Practicing with (Troubled) Children

Diagnosis/Problem/Child

Thanks to the viral nature of social media, I can say “Throwback Thursday” and we all pretty much know what that means: the phenomenon where we share old pictures to our network of friends and ask them to take a trip down nostalgia lane with us. I am a sucker for the sentimentality of the past as much as anybody, so I have always enjoyed the tradition. For me though, the act of visually remembering the past conjures up complicated emotions that are as much fondness as disappointment. And the disappointment I feel is with myself as a father.

It irritates me that when I was asked if I wanted to write about being the parent of a kid who has struggled with mental illness, the first thing I come to is blaming myself. After all, I have read enough books and been through enough family therapy to know that you aren’t supposed to blame anyone for it. Therapists love to say, “It isn’t really anyone’s fault…it just is the way it is.”

Intellectually I get that concept, but it doesn’t intuitively feel right at all. I mean, we all can see that if someone was horribly abusive, or an addict, or emotionally negligent towards their children, those kids would have a pretty good chance of being troubled themselves. So there must be some correspondence between my child’s problems and me, I figure. That claws at my soul because I take pride in being a good father. I used to think I was pretty damn good at it, too.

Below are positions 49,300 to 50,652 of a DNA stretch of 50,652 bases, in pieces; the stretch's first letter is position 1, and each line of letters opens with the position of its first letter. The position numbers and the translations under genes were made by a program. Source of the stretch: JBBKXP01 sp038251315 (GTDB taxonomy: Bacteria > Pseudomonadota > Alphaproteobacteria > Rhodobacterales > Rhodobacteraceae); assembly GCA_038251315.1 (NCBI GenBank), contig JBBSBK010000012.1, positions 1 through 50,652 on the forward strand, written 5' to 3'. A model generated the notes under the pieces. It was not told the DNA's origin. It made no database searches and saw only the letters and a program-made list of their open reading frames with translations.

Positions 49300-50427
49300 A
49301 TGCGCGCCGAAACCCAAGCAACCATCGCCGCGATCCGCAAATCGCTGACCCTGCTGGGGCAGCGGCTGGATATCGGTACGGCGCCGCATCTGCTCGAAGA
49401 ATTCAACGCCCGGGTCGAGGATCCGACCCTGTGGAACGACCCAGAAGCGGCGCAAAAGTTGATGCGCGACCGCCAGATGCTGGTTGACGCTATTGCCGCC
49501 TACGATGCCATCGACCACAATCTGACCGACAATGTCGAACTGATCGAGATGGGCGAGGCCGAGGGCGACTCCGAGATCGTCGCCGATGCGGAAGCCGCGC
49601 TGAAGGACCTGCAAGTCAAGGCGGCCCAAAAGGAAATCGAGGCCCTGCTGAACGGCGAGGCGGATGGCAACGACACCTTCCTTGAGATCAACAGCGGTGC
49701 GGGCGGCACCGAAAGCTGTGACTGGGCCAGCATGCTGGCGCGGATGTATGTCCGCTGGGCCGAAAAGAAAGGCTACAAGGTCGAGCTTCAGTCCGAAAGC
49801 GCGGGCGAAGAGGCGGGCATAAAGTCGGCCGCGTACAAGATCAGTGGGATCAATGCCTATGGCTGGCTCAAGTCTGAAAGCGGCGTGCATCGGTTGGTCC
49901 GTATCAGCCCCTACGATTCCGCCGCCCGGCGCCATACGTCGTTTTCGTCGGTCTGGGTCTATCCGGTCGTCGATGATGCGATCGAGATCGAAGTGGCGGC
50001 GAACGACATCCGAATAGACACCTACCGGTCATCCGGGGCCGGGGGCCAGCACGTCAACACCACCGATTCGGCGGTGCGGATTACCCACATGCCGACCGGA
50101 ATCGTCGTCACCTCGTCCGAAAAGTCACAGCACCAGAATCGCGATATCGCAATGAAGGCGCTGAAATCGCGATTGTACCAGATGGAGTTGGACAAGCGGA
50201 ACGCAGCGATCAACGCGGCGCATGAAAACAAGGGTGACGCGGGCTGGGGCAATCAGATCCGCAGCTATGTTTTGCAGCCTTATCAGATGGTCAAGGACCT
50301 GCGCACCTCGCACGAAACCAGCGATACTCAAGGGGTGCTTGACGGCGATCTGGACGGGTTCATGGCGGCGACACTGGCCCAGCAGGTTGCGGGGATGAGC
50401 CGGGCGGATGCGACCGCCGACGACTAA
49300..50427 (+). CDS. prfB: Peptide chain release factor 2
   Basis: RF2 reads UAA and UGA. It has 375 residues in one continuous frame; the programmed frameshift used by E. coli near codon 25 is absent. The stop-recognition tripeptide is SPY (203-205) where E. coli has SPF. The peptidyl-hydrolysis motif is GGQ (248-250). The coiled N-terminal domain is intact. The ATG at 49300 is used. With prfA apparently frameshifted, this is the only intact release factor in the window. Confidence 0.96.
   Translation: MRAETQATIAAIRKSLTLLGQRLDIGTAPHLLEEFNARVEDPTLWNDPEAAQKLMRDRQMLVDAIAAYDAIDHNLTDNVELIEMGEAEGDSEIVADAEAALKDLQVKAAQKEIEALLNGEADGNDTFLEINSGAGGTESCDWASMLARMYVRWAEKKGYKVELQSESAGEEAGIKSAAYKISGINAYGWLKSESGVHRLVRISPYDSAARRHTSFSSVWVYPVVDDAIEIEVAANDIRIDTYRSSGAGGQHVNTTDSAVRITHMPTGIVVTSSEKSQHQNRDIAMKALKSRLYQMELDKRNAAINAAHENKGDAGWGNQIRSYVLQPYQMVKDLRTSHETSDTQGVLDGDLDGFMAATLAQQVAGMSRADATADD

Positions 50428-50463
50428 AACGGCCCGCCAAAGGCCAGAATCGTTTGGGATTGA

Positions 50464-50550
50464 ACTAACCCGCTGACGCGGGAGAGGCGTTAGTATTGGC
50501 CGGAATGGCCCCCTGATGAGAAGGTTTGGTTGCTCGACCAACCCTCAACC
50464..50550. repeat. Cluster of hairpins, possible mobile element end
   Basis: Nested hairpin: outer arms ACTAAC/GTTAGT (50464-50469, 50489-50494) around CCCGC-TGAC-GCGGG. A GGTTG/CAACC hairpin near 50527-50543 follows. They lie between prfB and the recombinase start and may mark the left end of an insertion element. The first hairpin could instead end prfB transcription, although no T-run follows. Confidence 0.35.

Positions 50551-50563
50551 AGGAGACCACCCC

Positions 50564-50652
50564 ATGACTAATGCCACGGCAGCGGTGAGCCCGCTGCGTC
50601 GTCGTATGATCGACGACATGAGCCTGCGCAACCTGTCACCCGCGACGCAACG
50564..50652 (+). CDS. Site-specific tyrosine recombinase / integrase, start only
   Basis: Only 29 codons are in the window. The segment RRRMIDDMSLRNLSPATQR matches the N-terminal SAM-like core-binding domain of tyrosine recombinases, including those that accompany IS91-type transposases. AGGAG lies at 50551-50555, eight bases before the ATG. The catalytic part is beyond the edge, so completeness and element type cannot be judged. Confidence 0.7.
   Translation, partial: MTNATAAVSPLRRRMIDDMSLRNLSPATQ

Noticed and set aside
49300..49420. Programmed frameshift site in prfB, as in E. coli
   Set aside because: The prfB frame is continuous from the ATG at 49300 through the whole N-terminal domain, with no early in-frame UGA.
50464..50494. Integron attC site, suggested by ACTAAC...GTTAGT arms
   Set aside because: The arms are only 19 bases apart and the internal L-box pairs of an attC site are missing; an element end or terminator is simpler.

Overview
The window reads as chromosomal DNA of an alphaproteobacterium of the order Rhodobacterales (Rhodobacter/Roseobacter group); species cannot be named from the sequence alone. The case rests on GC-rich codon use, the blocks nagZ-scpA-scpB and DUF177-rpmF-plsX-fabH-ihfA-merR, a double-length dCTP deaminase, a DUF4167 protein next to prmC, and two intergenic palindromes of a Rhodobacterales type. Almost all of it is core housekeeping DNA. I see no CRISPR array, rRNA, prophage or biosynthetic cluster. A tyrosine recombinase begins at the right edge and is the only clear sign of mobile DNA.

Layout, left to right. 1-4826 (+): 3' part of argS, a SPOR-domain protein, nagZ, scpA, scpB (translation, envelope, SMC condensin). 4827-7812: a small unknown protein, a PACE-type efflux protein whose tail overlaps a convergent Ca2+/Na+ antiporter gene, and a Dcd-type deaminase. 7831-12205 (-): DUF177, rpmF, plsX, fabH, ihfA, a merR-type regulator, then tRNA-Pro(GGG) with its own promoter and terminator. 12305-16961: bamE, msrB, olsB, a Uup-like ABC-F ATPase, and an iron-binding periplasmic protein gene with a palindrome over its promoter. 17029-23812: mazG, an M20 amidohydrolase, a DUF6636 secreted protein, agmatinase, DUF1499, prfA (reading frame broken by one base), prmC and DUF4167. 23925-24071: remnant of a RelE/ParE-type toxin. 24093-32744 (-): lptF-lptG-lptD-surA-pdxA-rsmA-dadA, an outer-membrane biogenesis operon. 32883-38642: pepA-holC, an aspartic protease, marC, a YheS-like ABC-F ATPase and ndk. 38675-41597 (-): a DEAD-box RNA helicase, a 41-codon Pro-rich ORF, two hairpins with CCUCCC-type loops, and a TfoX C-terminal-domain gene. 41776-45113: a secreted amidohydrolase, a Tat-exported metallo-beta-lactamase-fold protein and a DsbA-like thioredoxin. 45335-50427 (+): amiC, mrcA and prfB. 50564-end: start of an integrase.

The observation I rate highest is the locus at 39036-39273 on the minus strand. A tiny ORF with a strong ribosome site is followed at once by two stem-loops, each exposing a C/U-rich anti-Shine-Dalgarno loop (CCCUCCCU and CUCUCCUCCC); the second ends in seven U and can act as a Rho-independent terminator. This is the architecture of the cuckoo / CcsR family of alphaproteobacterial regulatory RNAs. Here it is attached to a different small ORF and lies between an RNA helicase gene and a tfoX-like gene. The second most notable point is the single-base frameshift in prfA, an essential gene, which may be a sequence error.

That is where the #tbt pictures come in. I look at those pictures of my kids as cute little darlings and I can remember a time when I felt like I was knocking it out of the park as a father. I was playing dress up, taking them to story hour at the library, reading books with them, playing on the playground at the park while the other parents were huddled together on the sidelines. I even took a year off of work and got to be a stay-at-home dad when my kids were 5 and 1. People would say to me, “You are such a good dad,” and, ego-driven creature I am, I would soak it up. But even more than that…I really believed it.

Then, my youngest kid started to have problems.

The problems started off small, and so the solutions seemed easily within my grasp. I was sure I just needed to tweak some things. I went through a divorce, and it became very easy to throw everything under the banner of “They are just struggling with the divorce. Let’s just be sensitive to that for as long as we need to.”

Of course, I am sure that was part of it. Divorce seems pretty awful for kids in most situations. But as time went on, and my kid kept slipping into deeper and deeper patterns of emotional unrest and self-harm, I lost more and more a sense that I had any clue how to be a father to this child.

When my child was hospitalized for the seventh time in a year – having been taken away from home by a cavalry of paramedics and police officers following a behind-a-locked-bathroom-door suicide attempt – I curled up on my bed for several hours and felt a wave of emotions. I felt tremendous fear about my child’s future. I felt shame. I felt self-pity.

Worst of all, I felt a sense of relief that my child was going to be in the hospital for a long time after this recent episode and I wouldn’t have to deal daily with it all for a bit.

When I realized I felt that, I lost every last hint of feeling like I was in the all-star league of fathers.